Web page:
Curcio vows to carry on

RYAN PYETTE, SUN MEDIA

, Last Updated: 9:44 AM ET

The Euro Can Cup, organizer Pat Curcio vows, won't fall victim to the one-and-done reality of so many other out-of-season sporting events.

The former London Knights assistant coach is entertaining early plans to run the second edition of the unique international hockey tournament here next summer even though he's set to start a minor pro coaching job in Utah this fall and attendance figures for many of the games were lower than anticipated.

"We'll take some time here first before we look back, but we had a great week," Curcio said. "It took a lot of hard work to organize, but it was fun. Right now, it looks like everyone involved is going to get their money and I'll definitely be looking to spread the word on the Euro Can Cup when I'm working in Utah (as an assistant for the ECHL's Grizzlies this year)."

Last night, London's Pro Knights team played Swiss elite club Zug in the tournament final at the John Labatt Centre. The week-long event raised $20,000 for the Shoot for a Cure charity.

Curcio came up with the Cup idea on the heels of taking a collection of Knights players and North American pros overseas on a European tour last summer. His former employer, the Knights, underwrote the event.

"It's a good idea to alternate the Cup between here and Europe each year," he said, "but the difficulty would be in finding one place to play over there. When we went last summer, we travelled to eight different cities to play."

As expected, games involving the recognizable Knights pros drew the biggest crowds.

But at $27 a ticket (Knights regular season home games are $16.50 per adult), those strictly involving largely unfamiliar European teams Zug, Linz and Munich did not stir up that much passion at the box office.

Based on the numbers, most games would've been better suited for the main bowl at the Western Fair Sports Centre.

"I would look at adding a second (North American) team," Curcio said. "Definitely, the interest (among the players) is there. But you'd want to keep it a four, five-team tournament. We hoped for a good final and we got it. The game between the Knights Pros and Zug (last Friday) -- the hits, the plays, the speed -- it was some of the best hockey that this arena has ever seen."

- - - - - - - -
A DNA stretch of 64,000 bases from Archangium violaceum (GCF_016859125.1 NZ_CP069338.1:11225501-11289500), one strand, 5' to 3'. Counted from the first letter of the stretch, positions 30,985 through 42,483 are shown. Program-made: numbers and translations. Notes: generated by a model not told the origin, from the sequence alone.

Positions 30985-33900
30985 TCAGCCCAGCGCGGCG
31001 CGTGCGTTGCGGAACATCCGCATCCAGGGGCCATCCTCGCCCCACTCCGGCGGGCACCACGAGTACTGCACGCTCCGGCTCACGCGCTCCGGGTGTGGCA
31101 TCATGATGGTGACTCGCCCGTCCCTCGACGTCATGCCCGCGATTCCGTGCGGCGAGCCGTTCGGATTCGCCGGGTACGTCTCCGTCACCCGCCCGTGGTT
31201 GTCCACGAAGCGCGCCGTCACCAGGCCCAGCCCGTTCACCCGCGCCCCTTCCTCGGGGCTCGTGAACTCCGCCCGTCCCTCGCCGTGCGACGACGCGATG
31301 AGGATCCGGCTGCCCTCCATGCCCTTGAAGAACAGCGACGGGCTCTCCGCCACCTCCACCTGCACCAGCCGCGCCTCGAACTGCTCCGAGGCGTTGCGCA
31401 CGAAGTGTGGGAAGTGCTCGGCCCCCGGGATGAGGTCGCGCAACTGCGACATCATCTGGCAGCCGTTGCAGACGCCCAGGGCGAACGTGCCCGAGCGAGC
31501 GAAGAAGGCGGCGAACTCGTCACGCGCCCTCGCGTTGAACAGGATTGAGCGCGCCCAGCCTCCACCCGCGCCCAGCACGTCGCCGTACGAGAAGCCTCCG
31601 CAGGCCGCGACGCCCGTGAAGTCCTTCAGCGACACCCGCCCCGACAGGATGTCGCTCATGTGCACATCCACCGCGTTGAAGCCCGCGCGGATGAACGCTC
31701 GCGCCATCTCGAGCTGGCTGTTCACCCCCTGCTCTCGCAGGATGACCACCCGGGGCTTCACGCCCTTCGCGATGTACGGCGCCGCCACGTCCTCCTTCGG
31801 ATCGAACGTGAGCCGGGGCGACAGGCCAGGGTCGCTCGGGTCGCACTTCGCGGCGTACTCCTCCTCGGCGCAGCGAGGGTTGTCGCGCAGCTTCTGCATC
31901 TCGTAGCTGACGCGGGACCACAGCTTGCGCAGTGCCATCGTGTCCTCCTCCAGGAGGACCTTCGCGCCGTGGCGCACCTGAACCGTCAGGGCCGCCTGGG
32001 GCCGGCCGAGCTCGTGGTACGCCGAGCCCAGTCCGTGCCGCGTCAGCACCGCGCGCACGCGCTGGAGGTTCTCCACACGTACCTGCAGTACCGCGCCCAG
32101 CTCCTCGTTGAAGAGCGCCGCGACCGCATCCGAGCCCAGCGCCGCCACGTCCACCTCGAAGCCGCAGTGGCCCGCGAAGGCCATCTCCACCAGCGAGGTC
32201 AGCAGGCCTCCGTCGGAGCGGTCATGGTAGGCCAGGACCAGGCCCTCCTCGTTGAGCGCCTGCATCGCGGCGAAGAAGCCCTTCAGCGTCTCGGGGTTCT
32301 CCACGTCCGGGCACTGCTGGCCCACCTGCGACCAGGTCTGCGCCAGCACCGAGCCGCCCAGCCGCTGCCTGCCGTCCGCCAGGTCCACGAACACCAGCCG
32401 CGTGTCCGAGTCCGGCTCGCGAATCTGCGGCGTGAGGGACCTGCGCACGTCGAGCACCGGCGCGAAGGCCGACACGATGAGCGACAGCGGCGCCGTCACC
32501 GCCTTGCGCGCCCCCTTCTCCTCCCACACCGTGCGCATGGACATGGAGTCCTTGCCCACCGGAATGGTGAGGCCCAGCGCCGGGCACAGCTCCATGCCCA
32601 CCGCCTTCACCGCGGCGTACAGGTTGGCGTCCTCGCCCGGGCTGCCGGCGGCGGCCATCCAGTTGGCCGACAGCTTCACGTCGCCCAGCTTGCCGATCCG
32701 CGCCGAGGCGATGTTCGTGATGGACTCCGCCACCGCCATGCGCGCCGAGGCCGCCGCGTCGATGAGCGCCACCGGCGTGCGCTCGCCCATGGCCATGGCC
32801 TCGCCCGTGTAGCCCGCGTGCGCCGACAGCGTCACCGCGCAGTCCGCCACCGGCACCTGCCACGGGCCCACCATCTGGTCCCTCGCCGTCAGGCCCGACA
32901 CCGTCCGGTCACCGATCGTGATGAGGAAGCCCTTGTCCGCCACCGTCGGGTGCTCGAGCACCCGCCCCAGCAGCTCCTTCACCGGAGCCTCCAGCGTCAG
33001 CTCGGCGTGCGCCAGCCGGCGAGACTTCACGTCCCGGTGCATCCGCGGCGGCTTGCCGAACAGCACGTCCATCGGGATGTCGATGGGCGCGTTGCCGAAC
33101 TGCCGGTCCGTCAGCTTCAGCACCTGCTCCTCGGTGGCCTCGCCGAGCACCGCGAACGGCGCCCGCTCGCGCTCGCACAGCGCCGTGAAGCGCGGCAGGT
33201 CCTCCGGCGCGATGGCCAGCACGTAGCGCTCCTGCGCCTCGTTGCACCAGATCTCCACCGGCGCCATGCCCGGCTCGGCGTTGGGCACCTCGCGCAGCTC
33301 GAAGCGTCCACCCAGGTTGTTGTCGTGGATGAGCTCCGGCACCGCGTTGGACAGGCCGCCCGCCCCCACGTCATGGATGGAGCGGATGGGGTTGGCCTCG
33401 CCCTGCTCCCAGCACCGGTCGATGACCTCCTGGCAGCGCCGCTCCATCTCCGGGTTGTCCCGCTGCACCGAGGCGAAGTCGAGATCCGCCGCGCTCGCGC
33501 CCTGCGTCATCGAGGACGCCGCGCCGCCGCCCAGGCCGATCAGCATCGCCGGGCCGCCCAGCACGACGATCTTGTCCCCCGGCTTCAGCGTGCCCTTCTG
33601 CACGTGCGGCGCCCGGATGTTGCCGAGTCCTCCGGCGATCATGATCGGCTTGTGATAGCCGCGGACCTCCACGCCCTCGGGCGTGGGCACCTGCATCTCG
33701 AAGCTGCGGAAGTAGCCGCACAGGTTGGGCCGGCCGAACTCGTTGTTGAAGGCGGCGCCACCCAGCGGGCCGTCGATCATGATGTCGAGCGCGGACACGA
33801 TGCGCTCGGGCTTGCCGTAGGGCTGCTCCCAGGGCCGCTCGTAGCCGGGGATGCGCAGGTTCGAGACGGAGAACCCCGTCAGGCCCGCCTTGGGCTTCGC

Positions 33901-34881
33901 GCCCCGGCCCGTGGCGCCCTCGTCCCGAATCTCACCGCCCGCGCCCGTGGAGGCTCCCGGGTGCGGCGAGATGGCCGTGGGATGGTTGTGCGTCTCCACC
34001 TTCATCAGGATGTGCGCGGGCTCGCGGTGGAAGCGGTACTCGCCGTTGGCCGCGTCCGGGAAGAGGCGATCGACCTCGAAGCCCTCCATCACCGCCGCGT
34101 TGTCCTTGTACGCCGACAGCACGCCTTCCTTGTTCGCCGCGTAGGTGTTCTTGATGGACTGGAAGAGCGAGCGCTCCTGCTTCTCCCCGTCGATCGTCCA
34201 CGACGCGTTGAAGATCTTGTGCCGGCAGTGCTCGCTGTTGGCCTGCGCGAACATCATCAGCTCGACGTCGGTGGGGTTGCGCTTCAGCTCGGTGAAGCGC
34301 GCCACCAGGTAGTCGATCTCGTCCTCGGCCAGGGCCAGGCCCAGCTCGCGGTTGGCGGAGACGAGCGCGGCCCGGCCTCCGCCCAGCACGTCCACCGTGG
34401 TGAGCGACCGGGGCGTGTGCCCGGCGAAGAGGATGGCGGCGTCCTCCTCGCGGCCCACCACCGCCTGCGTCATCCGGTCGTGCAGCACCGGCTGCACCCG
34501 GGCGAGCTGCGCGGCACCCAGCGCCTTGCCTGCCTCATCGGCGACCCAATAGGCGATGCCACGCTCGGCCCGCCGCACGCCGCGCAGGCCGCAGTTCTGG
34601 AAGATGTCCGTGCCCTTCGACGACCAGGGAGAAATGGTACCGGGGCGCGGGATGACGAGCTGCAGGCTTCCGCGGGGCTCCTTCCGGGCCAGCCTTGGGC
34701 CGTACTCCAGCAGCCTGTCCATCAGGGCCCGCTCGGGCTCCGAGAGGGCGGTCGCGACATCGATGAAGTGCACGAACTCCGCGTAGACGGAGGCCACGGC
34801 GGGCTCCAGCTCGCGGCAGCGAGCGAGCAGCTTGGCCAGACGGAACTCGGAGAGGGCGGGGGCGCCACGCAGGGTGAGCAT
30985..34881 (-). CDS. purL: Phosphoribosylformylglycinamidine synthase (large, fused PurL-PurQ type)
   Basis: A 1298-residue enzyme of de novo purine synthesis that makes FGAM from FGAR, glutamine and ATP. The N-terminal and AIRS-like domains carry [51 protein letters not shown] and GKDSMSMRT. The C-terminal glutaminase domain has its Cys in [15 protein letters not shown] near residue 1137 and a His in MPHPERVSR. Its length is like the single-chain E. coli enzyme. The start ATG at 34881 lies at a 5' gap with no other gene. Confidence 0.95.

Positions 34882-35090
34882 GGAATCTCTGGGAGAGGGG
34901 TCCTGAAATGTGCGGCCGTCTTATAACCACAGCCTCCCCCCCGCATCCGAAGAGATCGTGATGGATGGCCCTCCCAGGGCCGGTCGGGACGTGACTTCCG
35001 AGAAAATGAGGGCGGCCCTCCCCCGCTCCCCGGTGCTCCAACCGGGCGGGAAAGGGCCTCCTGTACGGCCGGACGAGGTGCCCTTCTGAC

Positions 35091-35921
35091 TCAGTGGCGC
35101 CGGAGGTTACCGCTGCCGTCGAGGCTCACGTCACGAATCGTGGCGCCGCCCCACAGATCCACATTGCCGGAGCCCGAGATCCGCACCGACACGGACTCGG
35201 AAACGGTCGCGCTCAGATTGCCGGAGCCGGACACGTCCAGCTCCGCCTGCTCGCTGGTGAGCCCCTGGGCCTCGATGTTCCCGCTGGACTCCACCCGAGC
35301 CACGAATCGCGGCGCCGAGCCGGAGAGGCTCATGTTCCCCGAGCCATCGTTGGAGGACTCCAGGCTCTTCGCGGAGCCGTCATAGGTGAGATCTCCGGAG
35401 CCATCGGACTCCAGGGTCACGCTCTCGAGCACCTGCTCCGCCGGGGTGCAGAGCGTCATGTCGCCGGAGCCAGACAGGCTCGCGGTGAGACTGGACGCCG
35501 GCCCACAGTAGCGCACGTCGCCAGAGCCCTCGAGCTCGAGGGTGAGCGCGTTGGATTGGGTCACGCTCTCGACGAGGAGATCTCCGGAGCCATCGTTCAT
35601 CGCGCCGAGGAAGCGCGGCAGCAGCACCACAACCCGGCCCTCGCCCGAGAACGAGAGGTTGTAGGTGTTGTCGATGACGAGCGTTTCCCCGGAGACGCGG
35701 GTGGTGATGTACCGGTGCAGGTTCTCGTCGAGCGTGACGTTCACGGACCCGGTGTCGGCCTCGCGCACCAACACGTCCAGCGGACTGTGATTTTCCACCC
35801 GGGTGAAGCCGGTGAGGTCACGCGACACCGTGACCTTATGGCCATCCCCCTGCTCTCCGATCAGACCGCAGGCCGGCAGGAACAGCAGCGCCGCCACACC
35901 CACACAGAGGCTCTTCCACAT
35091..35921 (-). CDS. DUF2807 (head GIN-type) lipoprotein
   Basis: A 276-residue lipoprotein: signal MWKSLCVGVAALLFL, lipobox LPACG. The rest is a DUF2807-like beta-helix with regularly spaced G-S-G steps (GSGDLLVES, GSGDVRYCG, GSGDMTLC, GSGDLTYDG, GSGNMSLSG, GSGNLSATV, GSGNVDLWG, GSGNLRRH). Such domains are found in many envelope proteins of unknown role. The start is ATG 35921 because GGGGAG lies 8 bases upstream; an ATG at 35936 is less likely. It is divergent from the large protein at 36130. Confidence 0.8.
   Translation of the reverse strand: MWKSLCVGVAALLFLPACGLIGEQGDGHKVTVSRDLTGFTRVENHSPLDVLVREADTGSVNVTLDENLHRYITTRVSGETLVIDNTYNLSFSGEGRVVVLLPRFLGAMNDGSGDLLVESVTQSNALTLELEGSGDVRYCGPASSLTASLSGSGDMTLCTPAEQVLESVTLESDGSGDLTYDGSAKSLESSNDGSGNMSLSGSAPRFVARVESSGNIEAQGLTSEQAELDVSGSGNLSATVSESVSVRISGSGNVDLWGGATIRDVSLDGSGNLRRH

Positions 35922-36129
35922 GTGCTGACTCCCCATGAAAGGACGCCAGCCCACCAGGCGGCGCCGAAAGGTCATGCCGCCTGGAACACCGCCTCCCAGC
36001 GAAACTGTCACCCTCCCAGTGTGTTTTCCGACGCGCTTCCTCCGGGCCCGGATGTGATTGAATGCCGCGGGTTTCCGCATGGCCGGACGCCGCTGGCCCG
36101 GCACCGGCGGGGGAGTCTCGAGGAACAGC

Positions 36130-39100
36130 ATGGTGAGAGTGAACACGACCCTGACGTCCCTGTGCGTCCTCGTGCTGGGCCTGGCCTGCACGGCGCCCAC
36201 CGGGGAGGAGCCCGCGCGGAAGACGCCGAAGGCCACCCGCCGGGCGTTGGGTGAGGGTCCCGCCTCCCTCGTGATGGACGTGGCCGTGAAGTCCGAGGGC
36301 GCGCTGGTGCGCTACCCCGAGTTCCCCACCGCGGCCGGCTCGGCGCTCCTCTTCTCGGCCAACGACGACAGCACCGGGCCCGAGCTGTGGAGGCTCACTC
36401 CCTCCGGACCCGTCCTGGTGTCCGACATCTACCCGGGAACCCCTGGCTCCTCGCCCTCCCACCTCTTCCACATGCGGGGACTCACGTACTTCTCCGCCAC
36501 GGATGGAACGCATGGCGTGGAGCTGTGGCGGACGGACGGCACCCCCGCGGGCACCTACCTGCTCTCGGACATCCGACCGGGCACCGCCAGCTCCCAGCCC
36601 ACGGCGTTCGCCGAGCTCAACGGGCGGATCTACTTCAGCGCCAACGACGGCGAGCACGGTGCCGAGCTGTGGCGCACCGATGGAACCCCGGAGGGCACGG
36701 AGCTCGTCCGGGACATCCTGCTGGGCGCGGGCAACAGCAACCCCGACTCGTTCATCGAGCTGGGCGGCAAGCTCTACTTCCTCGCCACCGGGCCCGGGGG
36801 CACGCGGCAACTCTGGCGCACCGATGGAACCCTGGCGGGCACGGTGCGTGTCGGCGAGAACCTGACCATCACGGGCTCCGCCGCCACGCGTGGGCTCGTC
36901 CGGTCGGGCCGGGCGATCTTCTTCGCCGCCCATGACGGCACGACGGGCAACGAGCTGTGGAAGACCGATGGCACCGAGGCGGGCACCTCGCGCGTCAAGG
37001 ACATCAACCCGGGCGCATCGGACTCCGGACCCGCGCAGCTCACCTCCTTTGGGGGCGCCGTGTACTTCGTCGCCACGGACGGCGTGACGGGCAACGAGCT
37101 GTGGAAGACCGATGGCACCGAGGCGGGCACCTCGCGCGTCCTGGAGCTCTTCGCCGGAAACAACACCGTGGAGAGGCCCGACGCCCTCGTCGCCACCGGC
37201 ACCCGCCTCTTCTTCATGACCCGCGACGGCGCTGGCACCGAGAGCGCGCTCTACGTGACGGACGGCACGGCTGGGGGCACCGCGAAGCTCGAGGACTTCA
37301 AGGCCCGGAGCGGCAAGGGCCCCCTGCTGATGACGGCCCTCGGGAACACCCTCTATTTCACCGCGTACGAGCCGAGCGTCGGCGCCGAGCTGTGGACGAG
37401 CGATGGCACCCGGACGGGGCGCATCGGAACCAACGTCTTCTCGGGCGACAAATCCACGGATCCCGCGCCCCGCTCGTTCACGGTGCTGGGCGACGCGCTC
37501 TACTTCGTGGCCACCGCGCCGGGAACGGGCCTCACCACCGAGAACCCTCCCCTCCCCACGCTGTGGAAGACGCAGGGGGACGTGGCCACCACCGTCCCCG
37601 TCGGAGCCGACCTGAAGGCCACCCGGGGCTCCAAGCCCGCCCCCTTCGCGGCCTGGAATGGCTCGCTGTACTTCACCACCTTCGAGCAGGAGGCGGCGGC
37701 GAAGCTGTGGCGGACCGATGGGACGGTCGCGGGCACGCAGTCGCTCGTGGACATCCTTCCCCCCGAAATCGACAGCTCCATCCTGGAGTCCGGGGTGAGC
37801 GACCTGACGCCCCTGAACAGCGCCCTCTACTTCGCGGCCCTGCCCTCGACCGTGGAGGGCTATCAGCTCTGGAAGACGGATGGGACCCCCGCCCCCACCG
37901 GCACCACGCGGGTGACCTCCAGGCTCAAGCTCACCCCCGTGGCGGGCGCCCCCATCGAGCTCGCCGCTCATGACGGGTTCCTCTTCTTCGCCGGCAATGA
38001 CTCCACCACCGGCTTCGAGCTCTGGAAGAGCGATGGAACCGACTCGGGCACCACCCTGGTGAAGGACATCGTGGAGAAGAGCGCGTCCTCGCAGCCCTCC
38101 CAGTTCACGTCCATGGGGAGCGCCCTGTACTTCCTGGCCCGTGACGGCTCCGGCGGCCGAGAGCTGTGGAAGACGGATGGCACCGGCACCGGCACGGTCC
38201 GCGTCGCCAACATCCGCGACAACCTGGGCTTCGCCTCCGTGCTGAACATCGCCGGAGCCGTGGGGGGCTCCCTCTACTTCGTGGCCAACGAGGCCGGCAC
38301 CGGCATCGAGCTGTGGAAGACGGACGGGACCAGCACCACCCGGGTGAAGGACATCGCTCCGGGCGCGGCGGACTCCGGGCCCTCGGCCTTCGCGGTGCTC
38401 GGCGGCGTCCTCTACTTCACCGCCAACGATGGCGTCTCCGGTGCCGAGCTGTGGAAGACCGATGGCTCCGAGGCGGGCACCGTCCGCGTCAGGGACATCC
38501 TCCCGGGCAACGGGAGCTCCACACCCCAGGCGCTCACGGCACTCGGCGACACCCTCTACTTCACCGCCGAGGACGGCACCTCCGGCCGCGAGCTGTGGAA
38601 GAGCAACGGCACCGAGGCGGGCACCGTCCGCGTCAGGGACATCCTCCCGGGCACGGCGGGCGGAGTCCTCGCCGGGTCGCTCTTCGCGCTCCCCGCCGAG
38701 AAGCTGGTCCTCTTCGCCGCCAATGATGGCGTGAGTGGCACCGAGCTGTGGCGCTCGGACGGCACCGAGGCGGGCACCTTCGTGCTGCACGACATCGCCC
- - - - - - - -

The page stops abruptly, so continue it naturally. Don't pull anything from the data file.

There was little doubt the hockey would be entertaining. The crowds were, too, with Linz Blackwings supporters forming conga lines and small pockets of Euro fans providing a decibel level 10 times their number in the arena and the spirit of goodwill at the beer tent beside the rink.

That led to several memorable moments. So, too, did the flexibility of the four rosters.

Like long-retired Dave Gagner scoring two goals in his first game and playing alongside his Edmonton Oilers son Sam.

Or Kitchener resident Todd Bertuzzi, the new Detroit Red Wings forward, joining the Pro Knights late in the week.

Because of the Cup's affiliation with the Shoot for A Cure spinal injury research charity, NHL and pro contracts could not be voided for injury. Some agents chose to buy extra insurance so their clients could play, anyway, but unsigned skaters knew going in they were playing dice with their careers.

"We're just going to continue to work with the teams who want their players to be a part of this," Curcio said. "It's disappointing when teams don't give the OK because it's the players who end up suffering. They want to be involved in this."

Perhaps next year, they'll get another chance.

ryan.pyette@sunmedia.ca


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